TV Series Review
Maybe a post-apocalyptic world doesn't have to be all dust and cannibals. According to the CW, it could boast pretty teens, too.
Consider the scenario given to us in The 100. Oh, things appear bleak at first. Civilization was obliterated by nuclear war nearly a century ago, and the remnants of humanity floated above their one-time home on a collection of space stations called the Ark. When the station went past its expiration date, its leaders sent a bevy of wayward teens—the 100—down to check terra firma out and see if the ol' gal was habitable again.
Sure enough, it was. In fact, it's so habitable that other sorts of humans who were all thought to be long dead have actually been living in it for a good long while. Grounders have been hunting and foraging and getting rough and ready in this lush, violent paradise for decades. And Mountain Men have come to control cannibalistic, drugged-up human guard dogs who are "affectionately" called Reapers.
That means our original group of 100 space teens has been whittled down some as Season 2 rolls along. And now that the older space folk have come down, too, well, that just means there's more meat to be munched, if you'll pardon how gross that sounds.
A year ago I said that The 100 was a dystopian drama as imagined by Abercrombie & Fitch. That's no longer so true. The teens are now forcibly weathered and grizzled—and mature beyond their years thanks to the threats they've had to deal with. Yes, the petty lying, cheating and sleeping around continues (among the teens and adults). But this show is not so much about who's with whom as much as it is who's going to live to the credits.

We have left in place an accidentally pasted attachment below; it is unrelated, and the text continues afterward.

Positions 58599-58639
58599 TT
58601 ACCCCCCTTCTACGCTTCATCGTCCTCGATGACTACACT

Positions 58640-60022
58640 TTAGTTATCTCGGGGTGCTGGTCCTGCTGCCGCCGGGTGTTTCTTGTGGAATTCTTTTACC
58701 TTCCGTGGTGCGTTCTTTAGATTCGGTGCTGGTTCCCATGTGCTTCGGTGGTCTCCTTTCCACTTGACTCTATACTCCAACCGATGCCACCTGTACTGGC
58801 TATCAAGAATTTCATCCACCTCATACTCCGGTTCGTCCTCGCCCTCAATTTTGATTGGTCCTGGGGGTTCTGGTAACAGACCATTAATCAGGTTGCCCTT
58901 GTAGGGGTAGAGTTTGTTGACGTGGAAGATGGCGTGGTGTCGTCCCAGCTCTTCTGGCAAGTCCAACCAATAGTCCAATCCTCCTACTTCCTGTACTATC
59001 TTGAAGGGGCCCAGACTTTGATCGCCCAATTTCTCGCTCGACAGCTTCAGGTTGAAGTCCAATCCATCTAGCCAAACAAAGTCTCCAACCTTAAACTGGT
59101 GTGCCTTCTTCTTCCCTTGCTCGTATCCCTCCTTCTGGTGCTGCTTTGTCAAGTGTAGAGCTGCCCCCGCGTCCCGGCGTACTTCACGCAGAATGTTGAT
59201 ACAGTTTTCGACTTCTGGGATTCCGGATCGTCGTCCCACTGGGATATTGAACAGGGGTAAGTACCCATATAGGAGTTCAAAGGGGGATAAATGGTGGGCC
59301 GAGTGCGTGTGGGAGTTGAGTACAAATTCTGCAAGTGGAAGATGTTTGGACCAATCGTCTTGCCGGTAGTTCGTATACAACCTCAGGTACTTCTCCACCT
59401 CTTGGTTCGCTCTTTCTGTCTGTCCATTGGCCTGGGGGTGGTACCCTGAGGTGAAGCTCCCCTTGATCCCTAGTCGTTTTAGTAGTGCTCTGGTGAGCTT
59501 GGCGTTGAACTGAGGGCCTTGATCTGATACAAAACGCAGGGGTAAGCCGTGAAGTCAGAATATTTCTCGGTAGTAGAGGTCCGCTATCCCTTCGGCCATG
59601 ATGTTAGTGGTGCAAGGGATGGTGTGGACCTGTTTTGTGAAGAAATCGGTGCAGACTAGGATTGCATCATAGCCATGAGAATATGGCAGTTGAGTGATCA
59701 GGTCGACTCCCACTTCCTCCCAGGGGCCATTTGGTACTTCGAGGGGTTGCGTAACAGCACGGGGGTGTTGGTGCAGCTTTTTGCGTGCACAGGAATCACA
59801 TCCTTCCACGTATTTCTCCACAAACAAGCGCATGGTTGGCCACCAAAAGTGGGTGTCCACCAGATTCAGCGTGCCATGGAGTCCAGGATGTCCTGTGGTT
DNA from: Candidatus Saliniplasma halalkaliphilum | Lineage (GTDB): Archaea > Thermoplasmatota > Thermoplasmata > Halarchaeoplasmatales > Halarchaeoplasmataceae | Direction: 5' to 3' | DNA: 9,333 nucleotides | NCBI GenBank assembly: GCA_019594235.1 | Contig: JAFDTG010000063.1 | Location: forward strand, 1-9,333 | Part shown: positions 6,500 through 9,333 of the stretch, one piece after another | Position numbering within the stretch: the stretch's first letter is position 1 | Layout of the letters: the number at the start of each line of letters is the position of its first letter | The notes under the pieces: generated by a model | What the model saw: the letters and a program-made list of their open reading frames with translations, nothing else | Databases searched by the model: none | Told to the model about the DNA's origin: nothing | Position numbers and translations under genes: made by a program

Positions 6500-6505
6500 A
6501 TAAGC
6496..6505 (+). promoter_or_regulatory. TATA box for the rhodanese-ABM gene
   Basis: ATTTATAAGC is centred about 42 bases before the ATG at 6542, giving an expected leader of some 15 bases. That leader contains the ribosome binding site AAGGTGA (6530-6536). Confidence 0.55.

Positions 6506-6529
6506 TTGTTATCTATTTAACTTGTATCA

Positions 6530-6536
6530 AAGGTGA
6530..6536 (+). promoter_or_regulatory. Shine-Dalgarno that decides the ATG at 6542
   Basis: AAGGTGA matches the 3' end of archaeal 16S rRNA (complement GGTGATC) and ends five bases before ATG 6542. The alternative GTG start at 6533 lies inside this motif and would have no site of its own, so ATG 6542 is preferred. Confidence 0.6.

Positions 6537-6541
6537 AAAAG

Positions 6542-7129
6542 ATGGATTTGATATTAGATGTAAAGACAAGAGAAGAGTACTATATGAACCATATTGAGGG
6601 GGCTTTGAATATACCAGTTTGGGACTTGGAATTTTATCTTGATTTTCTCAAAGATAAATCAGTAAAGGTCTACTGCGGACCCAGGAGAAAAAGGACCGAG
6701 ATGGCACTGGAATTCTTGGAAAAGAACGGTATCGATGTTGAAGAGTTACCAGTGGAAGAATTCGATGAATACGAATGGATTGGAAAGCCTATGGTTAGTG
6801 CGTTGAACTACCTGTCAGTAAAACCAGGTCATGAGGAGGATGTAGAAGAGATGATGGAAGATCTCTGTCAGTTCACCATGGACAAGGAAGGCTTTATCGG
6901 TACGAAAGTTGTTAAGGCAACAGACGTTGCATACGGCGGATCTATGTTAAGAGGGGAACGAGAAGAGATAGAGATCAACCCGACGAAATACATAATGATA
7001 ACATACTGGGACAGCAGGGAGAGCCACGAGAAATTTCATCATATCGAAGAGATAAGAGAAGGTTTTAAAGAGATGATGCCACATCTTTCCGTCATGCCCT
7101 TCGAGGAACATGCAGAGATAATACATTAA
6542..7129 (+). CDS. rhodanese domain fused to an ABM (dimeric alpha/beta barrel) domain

The 100 has turned into a decidedly violent, often bloody drama—part Lord of the Flies, part Planet of the Apes, part Lost as reimagined by the CW. It extols themes of faith, hope and love, but fairly superficially. And then it coats them with a thin sheen of gore.
Crude or Profane Language
Drug and Alcohol Content
Other Negative Elements
Other Belief Systems
Readability Age Range
Eliza Taylor as Clarke Griffin; Bob Morley as Bellamy; Devon Bostick as Jasper; Sachin Sahel as Jackson; Marie Avgeropoulos as Octavia; Lindsey Morgan as Raven; Jarod Joseph as Miller; Richard Harmon as John; Genevieve Buechner as Fox; Katie Stuart as Monroe; Paige Turco as Abby; Thomas McDonell as Finn; Christopher Larkin as Monty; Isaiah Washington as Chancellor Jaha; Adina Porter as Indra; Jarod Joseph as Nathan Miller; Alessandro Juliani as Sinclair; Alycia Debnam Carey as Lexa; Rekha Sharma as Dr. Tsing; Johnny Whitworth as Cage Wallace; Katie Stuart as Monroe
Paul Asay Paul Asay